Electric self-potential (SP) variations have been monitored continuously from 1995 to 1998 at 14 points on a ridge separating the Roselend and La Gittaz reservoir lakes in the French Alps. The lakes have level variations of at least 50 m over yearly cycles. Seasonal variations of SP associated with lake-level variations are observed on five points of the array. For three points located on the banks of the lakes, a positive correlation to the lake-level variations is observed with a maximal amplitude of about 180 mV, corresponding to an average response of 2.4 mV per meter of water. For two points located on the bottom of each lake, the correlation is negative, with a maximal magnitude of about -50 mV, corresponding to an average response of -1.1 mV per meter of water. Two independent temporary electrical arrays located on the banks of each lake confirm these measurements and allow a better spatial characterization of the sources associated with the observed SP variations. In particular, near the Roselend lake, the electrical response to lake-level variations is increasing for decreasing altitude. The measured SP variations are proposed to result from the electrokinetic coupling associated with a vertical groundwater flow connecting a constant pore pressure source to the bottom of the lakes. Numerical modeling indicates that the spatial variation of the response and the nonlinear response observed at one point can be explained by leakage currents in the conductive lake water. The values of the streaming potential coefficient (SPC), measured in the laboratory with crushed rock samples from the site, range from 14 to 50 mV/0.1 MPa for an electrolyte resistivity of 40 Ω m and are compatible, to first order, with the magnitude of the observed seasonal SP variations. A detailed quantitative electrokinetic modeling is currently limited mainly by the poor knowledge on the contribution of electrical leakage currents and the local variability of the SPC. This experiment indicates that spatial and temporal variations of the electric potential are promising tools to characterize and monitor shallow groundwater flow and provide practical data for the investigation of groundwater flow associated with volcanic or tectonic activity.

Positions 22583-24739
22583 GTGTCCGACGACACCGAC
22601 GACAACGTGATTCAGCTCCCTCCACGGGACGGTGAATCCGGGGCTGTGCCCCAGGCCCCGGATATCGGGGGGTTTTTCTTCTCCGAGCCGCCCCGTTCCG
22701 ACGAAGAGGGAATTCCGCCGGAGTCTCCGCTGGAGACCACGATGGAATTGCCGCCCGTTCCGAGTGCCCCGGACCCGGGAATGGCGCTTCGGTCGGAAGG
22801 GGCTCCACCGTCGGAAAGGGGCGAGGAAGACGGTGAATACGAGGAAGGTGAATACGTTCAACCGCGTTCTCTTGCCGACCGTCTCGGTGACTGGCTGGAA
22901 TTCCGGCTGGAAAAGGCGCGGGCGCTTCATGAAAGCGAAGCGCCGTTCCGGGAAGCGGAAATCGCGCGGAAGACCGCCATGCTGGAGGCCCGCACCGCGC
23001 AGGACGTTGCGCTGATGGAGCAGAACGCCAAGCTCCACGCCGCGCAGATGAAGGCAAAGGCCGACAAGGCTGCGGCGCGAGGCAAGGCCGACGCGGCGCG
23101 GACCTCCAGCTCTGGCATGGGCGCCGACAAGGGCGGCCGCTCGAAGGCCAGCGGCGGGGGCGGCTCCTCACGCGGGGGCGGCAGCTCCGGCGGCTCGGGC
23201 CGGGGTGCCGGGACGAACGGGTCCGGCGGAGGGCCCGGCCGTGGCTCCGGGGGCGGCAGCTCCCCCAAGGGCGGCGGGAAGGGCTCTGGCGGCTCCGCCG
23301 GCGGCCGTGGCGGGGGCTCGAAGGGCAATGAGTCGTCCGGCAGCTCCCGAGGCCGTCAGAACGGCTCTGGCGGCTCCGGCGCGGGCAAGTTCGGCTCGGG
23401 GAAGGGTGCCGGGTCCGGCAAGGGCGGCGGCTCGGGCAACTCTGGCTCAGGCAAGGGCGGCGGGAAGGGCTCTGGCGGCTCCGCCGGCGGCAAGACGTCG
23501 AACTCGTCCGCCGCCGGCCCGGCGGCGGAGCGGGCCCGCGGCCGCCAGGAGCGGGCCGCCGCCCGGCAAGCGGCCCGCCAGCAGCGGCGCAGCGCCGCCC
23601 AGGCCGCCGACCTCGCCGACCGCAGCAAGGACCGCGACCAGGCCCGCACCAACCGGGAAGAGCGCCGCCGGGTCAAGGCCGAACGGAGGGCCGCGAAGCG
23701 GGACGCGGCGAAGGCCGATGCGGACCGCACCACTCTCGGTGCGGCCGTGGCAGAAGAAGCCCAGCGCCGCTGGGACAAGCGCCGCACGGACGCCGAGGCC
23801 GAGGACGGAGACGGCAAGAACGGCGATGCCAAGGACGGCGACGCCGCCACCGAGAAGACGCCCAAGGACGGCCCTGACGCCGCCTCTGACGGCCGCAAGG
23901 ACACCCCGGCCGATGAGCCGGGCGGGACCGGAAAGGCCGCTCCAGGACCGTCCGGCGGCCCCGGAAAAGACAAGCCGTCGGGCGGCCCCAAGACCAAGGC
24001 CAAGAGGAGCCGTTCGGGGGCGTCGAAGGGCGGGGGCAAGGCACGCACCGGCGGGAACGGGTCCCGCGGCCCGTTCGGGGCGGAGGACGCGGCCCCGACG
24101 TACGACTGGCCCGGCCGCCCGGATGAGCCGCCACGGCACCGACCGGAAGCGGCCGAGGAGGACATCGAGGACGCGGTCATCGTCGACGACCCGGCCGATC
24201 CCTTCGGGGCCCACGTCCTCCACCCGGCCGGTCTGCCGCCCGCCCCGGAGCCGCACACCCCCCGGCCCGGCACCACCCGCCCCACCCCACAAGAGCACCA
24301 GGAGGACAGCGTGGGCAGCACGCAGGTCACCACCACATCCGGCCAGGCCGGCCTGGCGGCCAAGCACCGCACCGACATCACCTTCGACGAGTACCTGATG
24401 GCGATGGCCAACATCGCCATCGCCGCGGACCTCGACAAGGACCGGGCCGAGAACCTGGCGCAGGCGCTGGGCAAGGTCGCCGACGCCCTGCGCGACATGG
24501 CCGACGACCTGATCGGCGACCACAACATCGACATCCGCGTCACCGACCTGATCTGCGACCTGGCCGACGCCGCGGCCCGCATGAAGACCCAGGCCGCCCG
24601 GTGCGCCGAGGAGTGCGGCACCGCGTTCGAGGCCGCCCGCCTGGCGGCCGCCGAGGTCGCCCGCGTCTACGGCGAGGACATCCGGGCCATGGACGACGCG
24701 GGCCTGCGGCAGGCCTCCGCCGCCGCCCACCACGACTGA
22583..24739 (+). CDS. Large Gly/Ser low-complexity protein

|Pages (from-to)||EPM 5-1 - 5-28|
|Journal||Journal of Geophysical Research: Solid Earth|
|Publication status||Published (in print/issue) - 10 Oct 2002|
- Earthquake precursors
- Electrokinetic effect
- Groundwater circulation
- Streaming potential